From the RAND Blog

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  • A Turkish army howitzer is positioned near the Turkish-Syrian border in Sanliurfa province, Turkey, October 17, 2019, photo by Murad Sezer/Reuters

    Indecision in Washington Compounded the Kurds' Dilemma

    Oct 18, 2019

    Statesmanship requires the ability to choose between sometimes unpalatable alternatives. Statecraft requires a rigorous process of refining and a timely means of deliberating on those alternatives. These qualities have been notably lacking in charting the U.S. administration's Syria end game thereby compounding the unavoidable costs of withdrawal with charges of betrayal and a retreat under fire.

  • The entrance to Lakhta-2 business center, which reportedly houses news organizations and internet research companies known for trolling on social media, in St. Petersburg, Russia, February 20, 2018, photo by Anton Vaganov/Reuters

    What Translation Troubles Can Tell Us About Russian Information Warfare

    Oct 4, 2019

    Moscow's form of information warfare targeting the West has attracted significant international attention since 2014, especially through its reinvigorated military intelligence branch. Nonetheless, little research has focused on these campaigns' apparent shortcomings. Most notable among operational errors are the confusing translation mistakes that undermine attempts at covert influence efforts.

  • A view shows Russian warships and a sailing vessel during a rehearsal for the Navy Day parade in the Black Sea port of Sevastopol, Crimea July 26, 2019, photo by Alexey Pavlishak/Reuters

    Russia's Strategy in the Black Sea: How NATO Can Up Its Game

    Sep 24, 2019

    The Black Sea region is a central locus of the competition between Russia and the West for the future of Europe. In March 2019, RAND brought together a group of experts to discuss Moscow's strategy there—and what Western countries can do to counter it.

  • Detail of the english word "democracy"  highlighted and its definition from the dictionary, photo by Lobro78/Getty Images

    How Can the United States Support Democracies in the Former USSR?

    Sep 16, 2019

    The West has only modest capacity to influence circumstances in most post-Soviet countries. In Ukraine, Georgia, Armenia and Moldova, however, the West has the potential to make a real difference by supporting civil society and improved governance.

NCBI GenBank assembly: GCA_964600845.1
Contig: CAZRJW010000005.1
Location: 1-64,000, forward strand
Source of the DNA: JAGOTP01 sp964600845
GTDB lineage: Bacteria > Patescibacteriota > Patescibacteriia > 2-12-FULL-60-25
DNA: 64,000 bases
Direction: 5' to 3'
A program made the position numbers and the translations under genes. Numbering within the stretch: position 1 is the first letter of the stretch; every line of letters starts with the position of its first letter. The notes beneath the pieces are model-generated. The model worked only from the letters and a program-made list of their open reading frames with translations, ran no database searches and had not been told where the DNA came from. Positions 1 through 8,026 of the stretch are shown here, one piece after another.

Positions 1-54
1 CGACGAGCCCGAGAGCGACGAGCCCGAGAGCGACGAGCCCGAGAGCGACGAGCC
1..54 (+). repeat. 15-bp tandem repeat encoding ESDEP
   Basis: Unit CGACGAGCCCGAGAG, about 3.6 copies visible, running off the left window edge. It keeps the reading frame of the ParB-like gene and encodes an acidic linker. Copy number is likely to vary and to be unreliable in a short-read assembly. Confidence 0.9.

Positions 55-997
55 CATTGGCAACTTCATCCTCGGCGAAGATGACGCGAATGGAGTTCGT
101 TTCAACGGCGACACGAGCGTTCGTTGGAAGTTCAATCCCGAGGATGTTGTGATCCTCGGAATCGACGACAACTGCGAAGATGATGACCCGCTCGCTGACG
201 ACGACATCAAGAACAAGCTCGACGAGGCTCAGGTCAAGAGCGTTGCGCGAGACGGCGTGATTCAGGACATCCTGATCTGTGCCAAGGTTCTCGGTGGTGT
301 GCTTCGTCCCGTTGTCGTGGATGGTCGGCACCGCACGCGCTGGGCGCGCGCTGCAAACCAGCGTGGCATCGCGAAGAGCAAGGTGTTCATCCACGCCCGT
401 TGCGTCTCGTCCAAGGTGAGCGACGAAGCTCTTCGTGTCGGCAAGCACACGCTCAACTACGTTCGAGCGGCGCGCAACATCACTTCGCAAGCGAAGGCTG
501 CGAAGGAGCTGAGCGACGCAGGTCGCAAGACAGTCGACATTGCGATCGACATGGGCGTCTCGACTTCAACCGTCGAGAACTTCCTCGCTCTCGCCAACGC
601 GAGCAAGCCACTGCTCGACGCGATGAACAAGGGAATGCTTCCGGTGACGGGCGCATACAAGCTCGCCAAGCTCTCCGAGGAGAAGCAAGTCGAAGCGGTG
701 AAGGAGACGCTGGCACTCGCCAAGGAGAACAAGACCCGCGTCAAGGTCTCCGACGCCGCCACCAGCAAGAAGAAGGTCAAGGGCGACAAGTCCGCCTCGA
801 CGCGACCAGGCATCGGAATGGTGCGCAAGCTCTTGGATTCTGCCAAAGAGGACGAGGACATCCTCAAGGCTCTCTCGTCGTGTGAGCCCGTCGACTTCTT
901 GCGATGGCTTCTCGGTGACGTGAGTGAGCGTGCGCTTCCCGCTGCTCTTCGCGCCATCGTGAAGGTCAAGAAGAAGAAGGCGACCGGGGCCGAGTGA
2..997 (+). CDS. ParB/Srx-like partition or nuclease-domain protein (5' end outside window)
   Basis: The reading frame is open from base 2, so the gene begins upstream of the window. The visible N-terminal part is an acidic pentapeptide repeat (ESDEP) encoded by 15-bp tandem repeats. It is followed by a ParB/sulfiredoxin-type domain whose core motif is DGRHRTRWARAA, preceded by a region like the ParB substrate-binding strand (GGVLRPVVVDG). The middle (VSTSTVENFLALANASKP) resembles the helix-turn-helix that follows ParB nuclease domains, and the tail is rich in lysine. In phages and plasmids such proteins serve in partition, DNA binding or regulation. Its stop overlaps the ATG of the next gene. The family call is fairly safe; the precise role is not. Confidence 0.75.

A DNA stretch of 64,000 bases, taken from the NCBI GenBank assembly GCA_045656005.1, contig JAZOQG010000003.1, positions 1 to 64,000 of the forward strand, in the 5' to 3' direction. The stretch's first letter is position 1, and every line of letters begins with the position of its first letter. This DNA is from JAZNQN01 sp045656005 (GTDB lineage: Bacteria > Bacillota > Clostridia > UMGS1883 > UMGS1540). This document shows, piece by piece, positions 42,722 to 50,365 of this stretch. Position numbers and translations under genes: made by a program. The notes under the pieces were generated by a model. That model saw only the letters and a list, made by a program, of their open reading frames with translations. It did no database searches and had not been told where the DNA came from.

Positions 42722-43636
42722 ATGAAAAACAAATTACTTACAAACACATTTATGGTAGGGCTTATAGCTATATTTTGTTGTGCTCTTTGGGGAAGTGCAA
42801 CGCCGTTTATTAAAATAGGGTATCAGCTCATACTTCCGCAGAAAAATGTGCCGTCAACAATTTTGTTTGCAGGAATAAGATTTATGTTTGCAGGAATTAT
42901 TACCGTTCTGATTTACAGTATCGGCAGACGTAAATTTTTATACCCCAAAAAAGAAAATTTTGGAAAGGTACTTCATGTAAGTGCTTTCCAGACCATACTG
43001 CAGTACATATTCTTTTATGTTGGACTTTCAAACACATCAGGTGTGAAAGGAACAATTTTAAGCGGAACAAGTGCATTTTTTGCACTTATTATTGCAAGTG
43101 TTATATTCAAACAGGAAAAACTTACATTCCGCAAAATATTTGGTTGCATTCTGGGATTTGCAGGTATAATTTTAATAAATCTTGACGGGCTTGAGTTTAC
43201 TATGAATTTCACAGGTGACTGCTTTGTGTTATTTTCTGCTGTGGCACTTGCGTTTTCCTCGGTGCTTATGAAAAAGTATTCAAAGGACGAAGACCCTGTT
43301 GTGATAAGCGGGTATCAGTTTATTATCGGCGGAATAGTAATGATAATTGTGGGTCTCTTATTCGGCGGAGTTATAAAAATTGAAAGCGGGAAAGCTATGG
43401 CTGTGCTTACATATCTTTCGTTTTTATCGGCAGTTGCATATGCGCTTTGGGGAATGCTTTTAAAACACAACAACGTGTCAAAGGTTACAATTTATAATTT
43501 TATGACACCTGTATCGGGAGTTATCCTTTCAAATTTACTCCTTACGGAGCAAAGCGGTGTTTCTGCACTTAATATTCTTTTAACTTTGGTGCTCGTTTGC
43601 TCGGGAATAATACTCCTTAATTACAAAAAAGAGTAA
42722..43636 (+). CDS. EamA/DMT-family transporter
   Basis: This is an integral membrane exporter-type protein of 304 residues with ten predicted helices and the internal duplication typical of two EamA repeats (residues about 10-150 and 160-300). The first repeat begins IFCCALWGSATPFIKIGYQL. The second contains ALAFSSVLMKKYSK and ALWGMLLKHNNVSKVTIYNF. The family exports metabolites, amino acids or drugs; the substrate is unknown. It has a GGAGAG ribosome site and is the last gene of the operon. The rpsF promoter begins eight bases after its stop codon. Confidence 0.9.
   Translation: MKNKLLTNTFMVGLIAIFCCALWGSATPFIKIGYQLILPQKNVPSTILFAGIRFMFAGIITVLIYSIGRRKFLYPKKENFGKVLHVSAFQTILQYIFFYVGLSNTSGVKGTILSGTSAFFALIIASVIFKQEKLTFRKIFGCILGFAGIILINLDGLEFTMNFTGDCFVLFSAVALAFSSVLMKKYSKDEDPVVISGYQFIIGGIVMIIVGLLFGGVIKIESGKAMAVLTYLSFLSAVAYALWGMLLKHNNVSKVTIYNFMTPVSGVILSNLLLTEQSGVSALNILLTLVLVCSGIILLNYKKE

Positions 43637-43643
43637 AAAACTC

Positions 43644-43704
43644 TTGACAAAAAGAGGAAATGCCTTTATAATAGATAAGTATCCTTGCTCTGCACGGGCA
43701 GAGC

• An Israeli soldier stands guard under an Israeli national flag in the Jordan Valley near the Jewish settlement of Maale Efrayim, January 2, 2014, photo by Ronen Zvulun/Reuters

    Israel’s War with Iran May Be Going Too Far

    Sep 16, 2019

    Israel has a right to defend itself from Iranian threats to its country. American leaders should consider balancing support for Israel's efforts to counter Iran with firm redlines about activities negatively impacting American interests.

  • Russian Defence Minister Sergei Shoigu (left) and Chief of the General Staff, First Deputy Minister Valery Gerasimov, before a meeting with Russian Defence Ministry leadership and defense industry heads<a href="http://static.kremlin.ru/media/events/photos/big2x/XkuxktnM8WnEwjbaFZgFjfTZ7jpIznTL.jpg">photo</a> courtesy of Office of the Russian President/<a href="http://en.kremlin.ru/about/copyrights">Creative Commons Attribution 4.0 International</a>

    A New Russian Military Doctrine: What It Might Contain and Why It Matters

    Sep 9, 2019

    The United States and its allies should anticipate the possibility of an updated Russian military doctrine as early as 2020. Evaluating this document closely is important for understanding Russian threat perceptions and the leadership's methods to address those threats.

  • Soviet President Mikhail Gorbachev (L) and U.S. President Ronald Reagan begin their mini-summit talks in Reykjavik, October 11, 1986, photo by Mal Langsdon/Reuters

    Reagan's Cold War Lessons for Handling Russia

    Aug 9, 2019

    Rising public protests in Russia may be putting the Kremlin on the defensive at home. But Moscow is playing offense abroad, challenging the West more than at any time since Ronald Reagan's presidency. Reagan's strategy to counter the Kremlin back then offers insights that could help guide U.S. policy today.

  • View of the U.S. Capitol Building, photo by SurangaWeeratunga/AdobeStock

    RAND's Summer Reading List for Congress

    Aug 5, 2019

    For busy staff, August's respite from back-to-back meetings, hearing preparation, and late votes is hard-earned. The summer recess also provides an opportunity to get ahead of issues that will resurface in the fall. To that end, we have compiled recent RAND research on topics likely to top the congressional agenda come September.

  • Steam rises from the chimneys of a thermal power plant behind the Ivan the Great Bell Tower in Moscow, Russia January 9, 2018, photo by Maxim Shemetov/Reuters

    Cyber Threats from the U.S. and Russia Are Now Focusing on Civilian Infrastructure

    Jul 23, 2019

    For years, Russia and the United States have been targeting each other's infrastructure through cyberattacks. But the aggression and scope of these operations now seem unprecedented. What are the best options for U.S. policymakers?

  • A portion of a city model glows red indicating a cyber threat to infrastructure at the DarkMatter booth during the Black Hat information security conference in Las Vegas, Nevada, July 26, 2017

    Fighting and Winning the Undeclared Cyber War

    Jun 24, 2019

    Russia has executed deliberate intrusions into U.S. critical infrastructure since at least 2011. These systems have included government entities, commercial facilities, water resource plants, and aviation institutions. What actions or policies can the U.S. execute to improve security?